“No family should have to go through what we went through,” Jennell Black, Anton Black’s mother, said in a statement. “I hope the reforms within the police departments will save lives and prevent any family from feeling the pain we feel every day.”
Attorneys Lyndsey Ryan, Patrick W. Thomas and Sharon Vanemburgh, who represent the three towns, did not immediately respond to a request for comment.
The settlement imposes a new use-of-force policy that, among other things, restricts restraining a suspect in the prone position, a long-criticized technique that was brought to the forefront after a Minneapolis police officer murdered George Floyd in 2020. It requires additional police training for intervention, implicit bias and de-escalation. The agreement also mandates mental health response training for all current and new officers and requires the towns to introduce new officers to the community through a town meeting and for the officers to remain on probation for one year.
“Today marks a step forward on the path toward accountability for … Anton Black and toward a Maryland in which Black lives are valued,” Deborah Jeon, legal director of the ACLU of Maryland, which represented the coalition, said in a statement.
The lawsuit, which was filed in federal district court in Baltimore, claimed that officers used excessive force and accused police of violating Black’s constitutional rights with the force used. No one was charged in Black’s death.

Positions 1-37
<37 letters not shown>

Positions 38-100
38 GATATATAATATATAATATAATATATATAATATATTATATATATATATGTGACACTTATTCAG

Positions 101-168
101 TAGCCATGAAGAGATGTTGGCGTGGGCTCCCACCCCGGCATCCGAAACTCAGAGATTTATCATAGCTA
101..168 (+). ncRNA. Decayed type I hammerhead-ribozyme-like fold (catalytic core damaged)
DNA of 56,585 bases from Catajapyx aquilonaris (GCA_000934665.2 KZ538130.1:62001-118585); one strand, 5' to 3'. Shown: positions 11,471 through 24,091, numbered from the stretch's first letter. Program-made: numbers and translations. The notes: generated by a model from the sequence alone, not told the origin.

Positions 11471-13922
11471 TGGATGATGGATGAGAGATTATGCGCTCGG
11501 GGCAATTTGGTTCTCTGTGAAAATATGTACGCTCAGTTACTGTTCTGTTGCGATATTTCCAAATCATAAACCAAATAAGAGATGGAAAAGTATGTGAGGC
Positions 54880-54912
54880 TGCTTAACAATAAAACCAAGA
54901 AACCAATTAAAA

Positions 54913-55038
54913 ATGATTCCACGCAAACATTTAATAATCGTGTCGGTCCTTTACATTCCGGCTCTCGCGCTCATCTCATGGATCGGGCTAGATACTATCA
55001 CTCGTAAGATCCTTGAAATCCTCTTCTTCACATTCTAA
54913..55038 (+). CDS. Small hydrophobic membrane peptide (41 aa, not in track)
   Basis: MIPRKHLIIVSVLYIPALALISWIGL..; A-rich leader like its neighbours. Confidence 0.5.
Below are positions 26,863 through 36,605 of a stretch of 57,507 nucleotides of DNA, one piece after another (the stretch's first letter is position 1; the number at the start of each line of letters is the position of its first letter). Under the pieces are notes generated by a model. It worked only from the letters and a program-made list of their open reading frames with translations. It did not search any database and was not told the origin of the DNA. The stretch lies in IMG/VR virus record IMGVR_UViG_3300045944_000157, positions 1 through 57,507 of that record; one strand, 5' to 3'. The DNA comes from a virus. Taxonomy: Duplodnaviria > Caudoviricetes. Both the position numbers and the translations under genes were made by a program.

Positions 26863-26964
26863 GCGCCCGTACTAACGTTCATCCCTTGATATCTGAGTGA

The settlement comes nearly four years after Black, a 19-year-old college student, died in a manner that the lawsuit described as a “chillingly similar” to Floyd’s death.
“Anton Black was George Floyd before George Floyd,” Antone Black, Anton Black’s father, said Monday outside the Caroline County circuit courthouse at a news conference to announce the partial settlement. “ … They do a dog like they did my son and somebody would be in jail.”
Floyd, whose death forced a national reckoning about systemic racism and policing, died as Derek Chauvin, a White Minneapolis police officer, pinned his knee on Floyd’s neck for more than nine minutes.
The first state to pass a police ‘Bill of Rights’ could become the first to repeal it
Greensboro officer Thomas Webster IV, who was responding to a call about a possible kidnapping, chased Black and used a Taser on him.. The family says Black, who had been diagnosed with bipolar disorder, was experiencing a mental health crisis. Black fled on foot after Webster discovered him and a 12-year-old boy that a 911 caller said Black was roughhousing with. In an affidavit filed in response to the suit, Webster wrote that the boy, a family friend of Black’s, told Webster “something to the effect of ‘he’s crazy, he has schizophrenia’” about Black.
After the chase, police body-camera footage shows Black being tackled outside his mother’s mobile home, pinned in a prone restraint on his stomach, handcuffed and shackled at his legs. He later lost consciousness and never regained it. Webster wrote in a court affidavit that he and another officer struggled with Black, trying to keep him restrained and handcuffed.
Black’s death roiled Greensboro, a rural community about 75 miles east of D.C., sparking protests and calls for police accountability after the family waited more than four months for the autopsy report to be made public. For years, state lawmakers pushed for policing changes based on Black’s case.